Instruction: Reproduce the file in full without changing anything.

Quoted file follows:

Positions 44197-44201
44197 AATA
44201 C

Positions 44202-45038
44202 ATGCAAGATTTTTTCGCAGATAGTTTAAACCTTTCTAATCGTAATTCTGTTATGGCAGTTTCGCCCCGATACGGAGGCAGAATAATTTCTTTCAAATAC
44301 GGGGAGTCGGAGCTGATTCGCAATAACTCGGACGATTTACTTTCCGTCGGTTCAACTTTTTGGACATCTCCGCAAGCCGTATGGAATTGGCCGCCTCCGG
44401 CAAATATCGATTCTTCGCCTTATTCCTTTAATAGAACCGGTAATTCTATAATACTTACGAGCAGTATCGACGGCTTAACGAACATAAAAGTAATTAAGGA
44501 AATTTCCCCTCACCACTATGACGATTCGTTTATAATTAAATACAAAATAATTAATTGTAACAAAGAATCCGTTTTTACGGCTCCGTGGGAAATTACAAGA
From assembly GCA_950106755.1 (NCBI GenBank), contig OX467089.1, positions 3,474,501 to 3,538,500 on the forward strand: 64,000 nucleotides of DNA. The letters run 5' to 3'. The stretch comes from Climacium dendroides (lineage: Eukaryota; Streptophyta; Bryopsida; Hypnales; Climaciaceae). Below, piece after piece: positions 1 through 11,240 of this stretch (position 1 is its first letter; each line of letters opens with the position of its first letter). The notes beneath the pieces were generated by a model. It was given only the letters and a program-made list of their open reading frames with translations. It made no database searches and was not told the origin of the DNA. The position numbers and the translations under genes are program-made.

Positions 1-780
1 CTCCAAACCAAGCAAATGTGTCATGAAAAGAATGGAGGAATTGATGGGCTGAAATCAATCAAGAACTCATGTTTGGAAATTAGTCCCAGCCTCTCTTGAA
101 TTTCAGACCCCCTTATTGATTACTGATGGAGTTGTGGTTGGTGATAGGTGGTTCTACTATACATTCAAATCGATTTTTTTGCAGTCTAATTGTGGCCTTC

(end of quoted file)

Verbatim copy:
Positions 44197-44201
44197 AATA
44201 C

Positions 44202-45038
44202 ATGCAAGATTTTTTCGCAGATAGTTTAAACCTTTCTAATCGTAATTCTGTTATGGCAGTTTCGCCCCGATACGGAGGCAGAATAATTTCTTTCAAATAC
44301 GGGGAGTCGGAGCTGATTCGCAATAACTCGGACGATTTACTTTCCGTCGGTTCAACTTTTTGGACATCTCCGCAAGCCGTATGGAATTGGCCGCCTCCGG
44401 CAAATATCGATTCTTCGCCTTATTCCTTTAATAGAACCGGTAATTCTATAATACTTACGAGCAGTATCGACGGCTTAACGAACATAAAAGTAATTAAGGA
44501 AATTTCCCCTCACCACTATGACGATTCGTTTATAATTAAATACAAAATAATTAATTGTAACAAAGAATCCGTTTTTACGGCTCCGTGGGAAATTACAAGA
From assembly GCA_950106755.1 (NCBI GenBank), contig OX467089.1, positions 3,474,501 to 3,538,500 on the forward strand: 64,000 nucleotides of DNA. The letters run 5' to 3'. The stretch comes from Climacium dendroides (lineage: Eukaryota; Streptophyta; Bryopsida; Hypnales; Climaciaceae). Below, piece after piece: positions 1 through 11,240 of this stretch (position 1 is its first letter; each line of letters opens with the position of its first letter). The notes beneath the pieces were generated by a model. It was given only the letters and a program-made list of their open reading frames with translations. It made no database searches and was not told the origin of the DNA. The position numbers and the translations under genes are program-made.

Positions 1-780
1 CTCCAAACCAAGCAAATGTGTCATGAAAAGAATGGAGGAATTGATGGGCTGAAATCAATCAAGAACTCATGTTTGGAAATTAGTCCCAGCCTCTCTTGAA
101 TTTCAGACCCCCTTATTGATTACTGATGGAGTTGTGGTTGGTGATAGGTGGTTCTACTATACATTCAAATCGATTTTTTTGCAGTCTAATTGTGGCCTTC